The patient, a 46-year-old woman in good health, was referred for implant placement in the anterior mandible (Figure 1). Tomographic studies (Figures 2 and 3) were used for simulation of the planned surgery as described in the literature.16 The plan encompassed the use of immediate loading with the application of a newly designed surgical drill guide that had been developed by the authors. This device is composed of a biarticulated surgical template and a prefabricated titanium bar that functions as a mesostructure for a soon-to-be-placed implant-supported prosthesis. This surgical guide had been developed in an articulation modality to permit its adjustment to different mandibular anatomies. The template was placed over the patient's mandibular tomogram, and the planned implant sites were transferred to it in the form of titanium cylinders by the use of marks transferred to it. The cylinders would serve as guides directing the location, angulation, and depth of the osteotomies. The implant placement that followed was virtually automatic. To ensure a flawless procedure, firm stabilization of the template was accomplished before surgical intervention with bilateral fixation screws.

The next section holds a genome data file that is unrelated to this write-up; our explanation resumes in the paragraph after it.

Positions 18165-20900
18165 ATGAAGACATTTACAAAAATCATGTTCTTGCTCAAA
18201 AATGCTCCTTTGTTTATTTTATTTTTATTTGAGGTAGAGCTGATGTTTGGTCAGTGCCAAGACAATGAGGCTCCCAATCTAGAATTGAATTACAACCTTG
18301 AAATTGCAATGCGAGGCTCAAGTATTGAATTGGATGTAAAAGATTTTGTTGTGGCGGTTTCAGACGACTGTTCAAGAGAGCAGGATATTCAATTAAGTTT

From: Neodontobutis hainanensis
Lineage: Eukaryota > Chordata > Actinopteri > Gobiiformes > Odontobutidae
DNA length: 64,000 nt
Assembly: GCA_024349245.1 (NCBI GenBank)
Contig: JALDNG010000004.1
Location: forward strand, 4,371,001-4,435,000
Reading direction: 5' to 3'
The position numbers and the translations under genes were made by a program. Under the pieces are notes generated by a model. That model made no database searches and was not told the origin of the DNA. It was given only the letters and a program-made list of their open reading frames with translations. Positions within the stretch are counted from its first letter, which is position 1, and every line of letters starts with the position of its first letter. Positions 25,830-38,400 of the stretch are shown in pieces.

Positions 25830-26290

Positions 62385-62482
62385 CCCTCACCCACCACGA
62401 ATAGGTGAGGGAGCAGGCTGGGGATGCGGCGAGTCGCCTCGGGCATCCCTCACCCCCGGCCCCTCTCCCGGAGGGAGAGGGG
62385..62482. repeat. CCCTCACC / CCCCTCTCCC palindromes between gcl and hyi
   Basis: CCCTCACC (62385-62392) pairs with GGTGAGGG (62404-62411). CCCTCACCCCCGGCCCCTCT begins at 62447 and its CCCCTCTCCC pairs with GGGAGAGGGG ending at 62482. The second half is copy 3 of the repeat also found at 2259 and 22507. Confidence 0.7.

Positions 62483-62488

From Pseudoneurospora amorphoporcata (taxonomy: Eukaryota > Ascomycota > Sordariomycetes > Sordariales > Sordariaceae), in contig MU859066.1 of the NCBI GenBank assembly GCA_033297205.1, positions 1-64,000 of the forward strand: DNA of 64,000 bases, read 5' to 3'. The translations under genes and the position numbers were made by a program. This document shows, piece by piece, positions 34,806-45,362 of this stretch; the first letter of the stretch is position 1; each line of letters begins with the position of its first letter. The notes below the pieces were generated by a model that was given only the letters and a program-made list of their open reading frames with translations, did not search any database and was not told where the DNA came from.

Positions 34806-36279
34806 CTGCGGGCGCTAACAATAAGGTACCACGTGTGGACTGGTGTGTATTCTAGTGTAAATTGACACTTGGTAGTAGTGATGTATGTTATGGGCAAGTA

Figures 1–6. Figure 1. The initial occlusal aspect of the mandible is shown. Figures 2–3. These tomographic studies, were used for implant planning and placement and proved to be a beneficial aid. Figure 4. An alveoloplasty was performed, which resulted in a 6-mm width and a uniform height of the planned operative site. Figure 5. The surgical template is affixed firmly over the exposed ridge. Its guide tubes will direct the osteotomies in location, angulation, and depth. Figure 6. Upon completion of the osteotomies, the first try-in of the titanium bar is completed, which confirms implant positioning